Bulgarian street and place names remember these idealists. Konstantin Jirecek wrote Bulgarian history (he was also minister of education); the Skorpil brothers contributed to Bulgarian archeology, the Prosek family to Bulgarian engineering, entrepreneurship, and beer making, Jaroslav Vesin to Bulgarian art.
There were true sacrifices. Journalist Vladimis Sis was so deeply involved with the Bulgarian cause and suffering during the Balkan wars that this contributed to his imprisonment in communist Czechoslovakia (he died in jail 1958). Painter Jan Mrkvicka lost his two sons in Bulgaria, one of whom was a Bulgarian officer in the wars. And there was true interest: Bulgaria was an issue in Czech newspapers and a theme in Alfons Mucha’s paintings.
It is not surprising that communism reinforced the ties between the two countries. In the small world of COMECON, Bulgarians liked quality Czech consumer goods – and Czechs (and of course Slovaks) liked the Bulgarian seaside. Every Bulgarian over 40 remembers classic Czechoslovak TV series like “The Woman behind the Counter” and “The Hospital at the End of the City.” At least two Czech restaurants still serve quality food in downtown Sofia. Culture was promoted and translated on both sides. Friendships and marriages flourished.
The romance ended along with communism – and that is also understandable. Both Czechs and Bulgarians opened up to the West, trying to forget the fellow campmates as quickly as possible. It is less understandable, though, that both societies have done so little to re-forge their bond in recent times.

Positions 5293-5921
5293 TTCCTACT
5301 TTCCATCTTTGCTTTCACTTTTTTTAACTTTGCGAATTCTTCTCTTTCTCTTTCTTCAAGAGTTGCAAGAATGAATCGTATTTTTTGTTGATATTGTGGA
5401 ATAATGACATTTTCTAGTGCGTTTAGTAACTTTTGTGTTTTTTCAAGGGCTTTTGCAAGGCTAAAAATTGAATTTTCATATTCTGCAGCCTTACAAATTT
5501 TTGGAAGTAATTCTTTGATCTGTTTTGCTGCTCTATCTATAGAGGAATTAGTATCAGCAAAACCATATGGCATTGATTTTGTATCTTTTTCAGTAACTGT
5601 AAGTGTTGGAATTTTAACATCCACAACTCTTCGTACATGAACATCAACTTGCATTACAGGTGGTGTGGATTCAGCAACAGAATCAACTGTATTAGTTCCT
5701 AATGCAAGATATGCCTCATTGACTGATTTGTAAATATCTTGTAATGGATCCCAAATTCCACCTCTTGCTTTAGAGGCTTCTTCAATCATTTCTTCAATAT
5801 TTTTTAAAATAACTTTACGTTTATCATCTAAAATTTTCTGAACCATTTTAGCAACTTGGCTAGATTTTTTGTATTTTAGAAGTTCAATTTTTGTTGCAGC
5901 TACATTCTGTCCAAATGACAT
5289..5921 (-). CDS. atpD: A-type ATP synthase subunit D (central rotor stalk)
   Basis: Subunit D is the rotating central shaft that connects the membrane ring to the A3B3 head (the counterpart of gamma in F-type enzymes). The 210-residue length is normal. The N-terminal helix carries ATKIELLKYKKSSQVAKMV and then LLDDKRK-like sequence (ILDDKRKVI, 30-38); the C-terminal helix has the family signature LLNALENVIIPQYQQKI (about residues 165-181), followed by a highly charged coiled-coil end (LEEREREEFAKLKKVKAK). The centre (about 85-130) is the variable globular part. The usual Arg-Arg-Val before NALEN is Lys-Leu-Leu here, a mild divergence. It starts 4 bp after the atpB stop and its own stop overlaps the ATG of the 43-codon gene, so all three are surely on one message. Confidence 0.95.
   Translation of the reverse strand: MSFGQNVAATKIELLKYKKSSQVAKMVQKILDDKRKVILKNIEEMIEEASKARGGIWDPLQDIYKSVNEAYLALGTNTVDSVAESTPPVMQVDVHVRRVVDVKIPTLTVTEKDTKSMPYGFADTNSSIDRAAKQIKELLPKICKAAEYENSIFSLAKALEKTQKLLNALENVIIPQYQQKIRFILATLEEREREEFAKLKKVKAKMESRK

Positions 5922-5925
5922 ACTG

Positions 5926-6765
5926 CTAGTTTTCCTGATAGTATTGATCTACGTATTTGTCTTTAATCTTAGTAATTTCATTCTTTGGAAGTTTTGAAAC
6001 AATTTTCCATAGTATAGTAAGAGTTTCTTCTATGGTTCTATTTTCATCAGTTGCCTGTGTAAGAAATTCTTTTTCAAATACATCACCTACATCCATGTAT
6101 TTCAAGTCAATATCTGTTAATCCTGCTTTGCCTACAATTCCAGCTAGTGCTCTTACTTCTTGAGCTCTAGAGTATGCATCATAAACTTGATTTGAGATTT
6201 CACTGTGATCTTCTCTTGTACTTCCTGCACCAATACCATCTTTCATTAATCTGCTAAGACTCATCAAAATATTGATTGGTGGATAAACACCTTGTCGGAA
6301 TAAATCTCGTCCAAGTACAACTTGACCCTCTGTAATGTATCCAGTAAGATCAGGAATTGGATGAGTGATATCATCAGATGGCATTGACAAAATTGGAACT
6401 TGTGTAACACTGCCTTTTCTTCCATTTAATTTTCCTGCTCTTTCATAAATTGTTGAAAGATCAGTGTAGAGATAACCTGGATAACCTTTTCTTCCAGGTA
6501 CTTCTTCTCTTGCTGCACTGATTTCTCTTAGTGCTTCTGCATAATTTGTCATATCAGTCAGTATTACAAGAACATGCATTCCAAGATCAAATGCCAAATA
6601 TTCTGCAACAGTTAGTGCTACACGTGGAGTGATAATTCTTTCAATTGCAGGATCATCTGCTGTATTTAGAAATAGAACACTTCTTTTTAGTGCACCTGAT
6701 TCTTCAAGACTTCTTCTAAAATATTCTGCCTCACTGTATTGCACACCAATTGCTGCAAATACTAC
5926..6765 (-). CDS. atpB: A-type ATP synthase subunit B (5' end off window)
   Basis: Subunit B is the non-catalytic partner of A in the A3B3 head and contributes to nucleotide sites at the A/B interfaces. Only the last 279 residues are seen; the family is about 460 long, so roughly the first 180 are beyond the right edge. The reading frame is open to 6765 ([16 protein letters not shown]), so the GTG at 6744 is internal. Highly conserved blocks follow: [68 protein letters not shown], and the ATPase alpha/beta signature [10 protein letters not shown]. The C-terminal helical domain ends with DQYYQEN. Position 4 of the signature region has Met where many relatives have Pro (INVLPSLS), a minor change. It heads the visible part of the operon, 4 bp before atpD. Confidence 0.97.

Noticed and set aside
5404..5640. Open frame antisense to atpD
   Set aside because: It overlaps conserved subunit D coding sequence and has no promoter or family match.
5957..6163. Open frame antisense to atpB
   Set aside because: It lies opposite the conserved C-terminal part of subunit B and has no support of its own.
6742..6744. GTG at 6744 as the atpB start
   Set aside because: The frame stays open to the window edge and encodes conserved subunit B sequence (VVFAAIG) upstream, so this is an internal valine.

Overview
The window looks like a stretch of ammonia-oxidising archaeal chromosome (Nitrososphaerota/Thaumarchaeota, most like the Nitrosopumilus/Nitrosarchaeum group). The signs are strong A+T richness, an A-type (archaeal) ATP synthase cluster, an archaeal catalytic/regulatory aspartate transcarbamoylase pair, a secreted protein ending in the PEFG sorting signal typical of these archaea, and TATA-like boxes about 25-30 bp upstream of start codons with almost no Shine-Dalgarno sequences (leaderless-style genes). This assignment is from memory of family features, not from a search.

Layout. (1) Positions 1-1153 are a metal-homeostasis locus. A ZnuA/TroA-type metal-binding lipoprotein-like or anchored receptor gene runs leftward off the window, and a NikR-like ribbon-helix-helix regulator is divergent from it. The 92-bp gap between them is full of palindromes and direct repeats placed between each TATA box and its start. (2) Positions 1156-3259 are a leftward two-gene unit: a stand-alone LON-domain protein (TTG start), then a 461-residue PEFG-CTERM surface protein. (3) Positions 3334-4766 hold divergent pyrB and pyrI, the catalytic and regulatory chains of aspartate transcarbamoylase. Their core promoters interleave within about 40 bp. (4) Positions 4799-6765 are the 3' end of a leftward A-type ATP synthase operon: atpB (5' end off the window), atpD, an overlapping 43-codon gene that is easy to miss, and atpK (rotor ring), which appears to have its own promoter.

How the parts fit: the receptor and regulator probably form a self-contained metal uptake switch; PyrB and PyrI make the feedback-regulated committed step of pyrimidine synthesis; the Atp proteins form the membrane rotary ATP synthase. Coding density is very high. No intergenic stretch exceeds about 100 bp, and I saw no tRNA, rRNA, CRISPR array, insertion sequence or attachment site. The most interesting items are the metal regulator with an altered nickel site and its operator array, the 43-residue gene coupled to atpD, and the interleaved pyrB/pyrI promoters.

Even the rare connections are treated with suspicion. Czech authorities often make a case out of illegal Bulgarian workers. In February, Bulgarian protesters blamed Czech company CEZ, which distributes electricity in western Bulgaria, including Sofia, for high energy bills and attacked its offices. Even Cerny, the artist, does not have a good name in Bulgaria. In 2009 he depicted Bulgaria on a pan-European installation as a … Turkish toilet.
This lack of interest cannot be attributed only to Bulgaria and the Czech Republic. It is more or less true for most of the countries from the former Eastern bloc. Economists may postulate that we have few things left to trade. Shrinks may say that we attribute our own frustrations to our next of kin. And politicians (I have interviewed many Czech leaders, including presidents Vaclav Havel and Vaclav Klaus, prime ministers Petr Pithart and Vladimir Spidla, and Foreign Minister Karel Schwarzenberg) feel obliged to say that things may get better.
They are getting better indeed. Czech tourists have rediscovered the Black Sea – and Bulgarian customers have rediscovered cars with Czech brand names. Instead of cursing Bulgarians for anti-CEZ feelings, some part of the Czech public opinion saluted them for bravery. And now the pink bronze … is it too a sign of the rekindled brotherhood?
We'll see. The painting action happened during the Bulgarian protests, the biggest domestic confrontation of the past decade and a half. So the mysterious painter is more likely an anti-government protester looking for publicity than a multiculturalist resurrecting Czech-Bulgarian historical ties.
Good news will come not with single revolutionary act, but with hard work based on common interest. Bulgarian and Czechs, both well-known and even ridiculed for their preposterous rationality, should know best.